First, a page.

In the Bay State, getting outside is often associated with heroic moments, such as Paul Revere’s heroic “midnight ride” of April 18, 1775 to raise the alarm that British forces were on the move. Last month, the New England Patriots’ sensational comeback victory against the Atlanta Falcons in Super Bowl LI brought the faithful out in droves across the state and region. Tens of thousands of fans then lined Boston’s streets in the rain and snow for the championship parade, with the team—some going shirtless—riding in the amphibious duck boats normally used for visitor and group tours.
Marshalling the troops to get outside and experience all the outdoor bounty Massachusetts has to offer is a rallying cry for groups, too, with multi-category rewards in every scenic corner.
For groups convening in Boston and Cambridge, venturing north of the city into Essex County and the Merrimack Valley, or caravanning to Cape Cod, the state’s Atlantic-lapped eastern reaches teem with outdoor adventures.
Founded by the late sea-loving Matthew “Matty” Hughes, Boston Harbor Cruises is the nation’s largest private operator of passenger vessels. With departures from Long Wharf, right by the New England Aquarium, group options include narrated history and other educational tours of Boston’s inner and outer harbors, whale-watching excursions and high-adrenaline rides aboard the Codzilla powerboat. The company can also cater functions for up to 230 people on one of a trio of premier charter vessels.
Corporate groups can book the three-masted schooner Thomas E. Lannon up in Gloucester, America’s oldest fishing port, for excursions past lighthouses, castles and Gloucester’s historic working waterfront.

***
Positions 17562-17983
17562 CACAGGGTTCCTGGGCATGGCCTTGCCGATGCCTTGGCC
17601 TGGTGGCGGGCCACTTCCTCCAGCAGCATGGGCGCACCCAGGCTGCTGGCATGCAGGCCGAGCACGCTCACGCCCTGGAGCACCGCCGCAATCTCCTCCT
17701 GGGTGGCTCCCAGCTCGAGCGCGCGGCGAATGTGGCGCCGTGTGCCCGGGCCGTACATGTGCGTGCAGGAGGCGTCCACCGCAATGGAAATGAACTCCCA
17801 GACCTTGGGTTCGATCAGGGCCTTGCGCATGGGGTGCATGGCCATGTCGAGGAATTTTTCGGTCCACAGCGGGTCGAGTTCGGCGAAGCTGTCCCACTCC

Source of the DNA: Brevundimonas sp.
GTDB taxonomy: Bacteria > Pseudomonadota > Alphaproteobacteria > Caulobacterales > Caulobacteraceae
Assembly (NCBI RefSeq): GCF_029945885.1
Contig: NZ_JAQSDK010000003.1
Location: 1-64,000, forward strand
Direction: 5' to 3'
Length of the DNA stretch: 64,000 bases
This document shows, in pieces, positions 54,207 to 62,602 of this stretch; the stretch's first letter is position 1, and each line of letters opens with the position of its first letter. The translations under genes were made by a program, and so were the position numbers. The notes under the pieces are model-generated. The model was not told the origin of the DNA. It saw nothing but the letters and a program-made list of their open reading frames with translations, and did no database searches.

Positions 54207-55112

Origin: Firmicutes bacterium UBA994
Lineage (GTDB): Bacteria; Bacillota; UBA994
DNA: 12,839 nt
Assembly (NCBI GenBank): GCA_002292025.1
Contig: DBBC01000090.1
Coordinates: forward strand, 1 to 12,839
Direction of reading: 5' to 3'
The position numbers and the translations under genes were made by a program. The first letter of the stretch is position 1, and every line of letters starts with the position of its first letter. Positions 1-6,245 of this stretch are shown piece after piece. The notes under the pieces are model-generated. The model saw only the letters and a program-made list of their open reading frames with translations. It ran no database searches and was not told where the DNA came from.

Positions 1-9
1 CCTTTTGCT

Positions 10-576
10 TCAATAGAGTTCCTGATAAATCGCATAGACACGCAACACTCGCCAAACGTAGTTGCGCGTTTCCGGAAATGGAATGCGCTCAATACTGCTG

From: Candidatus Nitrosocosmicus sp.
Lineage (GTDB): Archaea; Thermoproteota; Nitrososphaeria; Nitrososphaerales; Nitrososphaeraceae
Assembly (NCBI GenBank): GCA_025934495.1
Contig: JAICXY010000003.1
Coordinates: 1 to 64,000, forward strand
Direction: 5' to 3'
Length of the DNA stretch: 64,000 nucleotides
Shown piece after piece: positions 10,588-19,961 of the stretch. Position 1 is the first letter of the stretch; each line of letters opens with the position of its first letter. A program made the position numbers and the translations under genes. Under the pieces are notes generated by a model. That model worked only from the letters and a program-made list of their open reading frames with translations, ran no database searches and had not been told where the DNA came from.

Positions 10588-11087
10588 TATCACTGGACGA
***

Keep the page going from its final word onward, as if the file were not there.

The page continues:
One of 116 properties across the state managed by the venerable Trustees of Reservations, the Crane Estate in nearby Ipswich offers a regal appointment for guided tours and executive retreats, social functions, weddings and more. Set on more than 2,100 acres, the property, dating to 1928, incorporates Castle Hill, a National Historic Landmark crowned by the 59-room, Stuart-style Great House; popular summer destination Crane Beach; and the Crane Wildlife Refuge, protecting many rare plant and animal species. Also available is the award-winning 10-room Inn at Castle Hill for overnight stays.
With its distinctive U-shaped curl, legendary Cape Cod, unfurling some 75 miles east of Boston, and the famed islands of Nantucket and Martha’s Vineyard, are national outdoor treasures.
Considered one of the world’s Top 10 destinations for whale-watching, paddleboarding, kayaking and windsurfing, the Cape is also for golfers, with some 50 courses between Plymouth on the mainland and Provincetown at the Cape’s easternmost tip.
Protected today as part of Cape Cod National Seashore Park, the great Outer Beach inspired Henry David Thoreau to write in the 1800s, “A man may stand there and put all America behind him.” Established in 1946, Provincetown-based Art’s Dune Tours is a popular option for inspiring off-road tours of the park, a natural wonder comprising some 40 miles of pristine sandy beaches, marshes, wild cranberry bogs, lighthouses and more.
Anchored by Worcester and featuring distinct draws like the picturesque Blackstone Valley, the state’s central core offers everything from agritourism to winter sports.
Known as “The Heart of the Commonwealth” for its central location in the state, Worcester, along with its environs, is New England’s second-largest city. Located atop one of Worcester’s seven main hills, 480-acre Green Hill Park features a par-72, 18-hole municipal golf course and pub-style Grill on the Hill restaurant, with outdoor patio seating and event space for up to 75 people. South of the city, not far from the Douglas State Forest, 500-acre Whittier Farms is home to 275 dairy cows and regularly hosts public farm tours and special events to promote agriculture education.